The second point is more complex but bears careful examination. The US are asserting that ‘dot net’, ‘dot org’ and ‘dot com’ registrations are classed as ‘being in the US’ because of their hosting on US soil. Here is some evidence of this argument from The Open Rights Group, which exists to preserve and promote legal rights in a digital context: “the U.S. Government claims jurisdiction because ‘’ used a ‘dot-net’ domain. They claim that the use of the ‘dot-com’, ‘dot-net’ or ‘dot-org’ domains gives them the right to assert U.S laws globally, because these domains are managed by American companies such as Verisign”.

Surely if that is the case, that the US government claims jurisdiction over these websites, then that must mean that all companies and organisations so registered are equally subject to US internal revenue laws too? They cannot cherry pick the bits they want and leave the bits that are not politically palatable. This would mean that companies such as B&Q and Tesco should be liable to pay tax in the US in respect of their online transactions, unless there is a law that clearly defines the liabilities that are attached to these internet registrations.

The US government has also stated that it may legally seize any domain ending in .com, .net, and other popular top-level domains, if it considers the action necessary because they are managed by Verisign, and that is based in the US. Equally, Slashdot observes that  the “State of Maryland prosecutors were able to obtain a warrant ordering Verisign, the company that manages the dot-com domain name registry, to redirect the website to a warning page advising that it has been seized by the U.S. Department of Homeland Security. The message from the case is clear: all dot-com, dot-net, and dot-org domain names are subject to U.S. jurisdiction regardless of where they operate or where they were registered. This grants the U.S. a form of ‘super-jurisdiction’ over Internet activities, since most other countries are limited to jurisdiction with a real and substantial connection.”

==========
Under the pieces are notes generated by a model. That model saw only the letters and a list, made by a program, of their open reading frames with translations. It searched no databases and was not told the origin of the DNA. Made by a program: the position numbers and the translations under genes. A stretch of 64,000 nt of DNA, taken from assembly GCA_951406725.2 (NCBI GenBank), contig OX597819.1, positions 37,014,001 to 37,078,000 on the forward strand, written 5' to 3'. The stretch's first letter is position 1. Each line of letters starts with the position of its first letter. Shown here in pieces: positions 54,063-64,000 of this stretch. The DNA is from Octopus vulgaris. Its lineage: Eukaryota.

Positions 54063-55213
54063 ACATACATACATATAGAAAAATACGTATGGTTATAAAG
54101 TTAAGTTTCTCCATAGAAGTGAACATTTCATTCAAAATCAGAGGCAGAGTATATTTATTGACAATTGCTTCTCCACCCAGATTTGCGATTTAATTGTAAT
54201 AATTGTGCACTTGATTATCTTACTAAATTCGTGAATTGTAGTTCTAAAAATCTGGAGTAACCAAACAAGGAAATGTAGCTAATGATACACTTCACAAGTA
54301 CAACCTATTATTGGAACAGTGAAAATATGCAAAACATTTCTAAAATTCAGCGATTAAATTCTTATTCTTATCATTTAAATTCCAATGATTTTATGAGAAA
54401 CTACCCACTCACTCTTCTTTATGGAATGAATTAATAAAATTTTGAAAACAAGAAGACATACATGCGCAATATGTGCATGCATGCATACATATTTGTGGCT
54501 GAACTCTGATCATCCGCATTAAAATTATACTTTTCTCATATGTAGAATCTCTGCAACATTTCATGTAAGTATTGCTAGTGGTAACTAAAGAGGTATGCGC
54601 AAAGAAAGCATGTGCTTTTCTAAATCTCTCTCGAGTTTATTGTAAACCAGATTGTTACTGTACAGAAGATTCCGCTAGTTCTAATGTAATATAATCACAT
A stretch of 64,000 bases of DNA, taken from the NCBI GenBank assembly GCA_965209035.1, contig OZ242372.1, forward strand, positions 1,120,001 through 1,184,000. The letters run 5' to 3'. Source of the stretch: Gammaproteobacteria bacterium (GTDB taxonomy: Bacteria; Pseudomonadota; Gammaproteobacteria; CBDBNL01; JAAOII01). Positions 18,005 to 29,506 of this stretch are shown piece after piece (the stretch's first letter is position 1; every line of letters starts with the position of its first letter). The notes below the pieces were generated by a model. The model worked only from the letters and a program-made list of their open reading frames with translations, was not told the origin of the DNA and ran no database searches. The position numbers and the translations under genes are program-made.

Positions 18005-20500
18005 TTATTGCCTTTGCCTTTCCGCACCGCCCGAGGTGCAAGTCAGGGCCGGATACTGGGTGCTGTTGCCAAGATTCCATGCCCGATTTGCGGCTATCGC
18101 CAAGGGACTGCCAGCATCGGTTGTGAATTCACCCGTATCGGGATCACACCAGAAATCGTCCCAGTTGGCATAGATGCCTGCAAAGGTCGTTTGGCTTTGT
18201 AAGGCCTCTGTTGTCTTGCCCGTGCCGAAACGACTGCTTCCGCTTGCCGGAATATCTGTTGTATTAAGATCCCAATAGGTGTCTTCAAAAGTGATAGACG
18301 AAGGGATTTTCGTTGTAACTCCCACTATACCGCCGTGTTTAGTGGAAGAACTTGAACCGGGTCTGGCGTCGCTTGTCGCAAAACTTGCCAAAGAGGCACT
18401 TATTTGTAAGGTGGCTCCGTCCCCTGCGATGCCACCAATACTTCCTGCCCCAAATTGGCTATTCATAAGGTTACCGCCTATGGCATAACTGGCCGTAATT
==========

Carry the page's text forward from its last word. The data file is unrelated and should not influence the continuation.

It stands to reason that if a crime committed on a top-level domain name is legally uniquely under US jurisdiction, then if that constitutes a crime in the US, it must be actionable and enforceable in the US. Moreover, if the crime comes under US jurisdiction, surely purchases must too, in terms of taxation? That being the case, online transactions in companies such as B&Q and  Tesco surely must be liable to pay tax on their profits online to the US Internal Revenue Service?

I would like to see the US government taken to task over their seemingly discriminatory laws. You can imagine the uproar in financial centres across the world.